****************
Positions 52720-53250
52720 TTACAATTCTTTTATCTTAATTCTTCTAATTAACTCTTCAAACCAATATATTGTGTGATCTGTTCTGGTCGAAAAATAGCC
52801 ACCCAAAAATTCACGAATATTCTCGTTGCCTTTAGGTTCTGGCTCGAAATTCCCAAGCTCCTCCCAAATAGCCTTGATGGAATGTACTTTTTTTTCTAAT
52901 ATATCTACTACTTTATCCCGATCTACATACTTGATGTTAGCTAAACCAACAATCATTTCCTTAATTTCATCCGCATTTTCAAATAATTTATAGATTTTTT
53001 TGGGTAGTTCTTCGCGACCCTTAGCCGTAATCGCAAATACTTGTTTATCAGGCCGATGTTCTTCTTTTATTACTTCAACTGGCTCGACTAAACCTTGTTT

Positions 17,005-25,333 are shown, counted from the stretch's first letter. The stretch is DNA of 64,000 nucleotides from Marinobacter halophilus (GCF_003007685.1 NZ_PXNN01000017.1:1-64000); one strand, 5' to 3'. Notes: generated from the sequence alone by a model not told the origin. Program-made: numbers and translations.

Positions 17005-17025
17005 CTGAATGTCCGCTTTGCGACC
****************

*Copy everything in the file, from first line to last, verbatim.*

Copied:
Positions 52720-53250
52720 TTACAATTCTTTTATCTTAATTCTTCTAATTAACTCTTCAAACCAATATATTGTGTGATCTGTTCTGGTCGAAAAATAGCC
52801 ACCCAAAAATTCACGAATATTCTCGTTGCCTTTAGGTTCTGGCTCGAAATTCCCAAGCTCCTCCCAAATAGCCTTGATGGAATGTACTTTTTTTTCTAAT
52901 ATATCTACTACTTTATCCCGATCTACATACTTGATGTTAGCTAAACCAACAATCATTTCCTTAATTTCATCCGCATTTTCAAATAATTTATAGATTTTTT
53001 TGGGTAGTTCTTCGCGACCCTTAGCCGTAATCGCAAATACTTGTTTATCAGGCCGATGTTCTTCTTTTATTACTTCAACTGGCTCGACTAAACCTTGTTT

Positions 17,005-25,333 are shown, counted from the stretch's first letter. The stretch is DNA of 64,000 nucleotides from Marinobacter halophilus (GCF_003007685.1 NZ_PXNN01000017.1:1-64000); one strand, 5' to 3'. Notes: generated from the sequence alone by a model not told the origin. Program-made: numbers and translations.

Positions 17005-17025
17005 CTGAATGTCCGCTTTGCGACC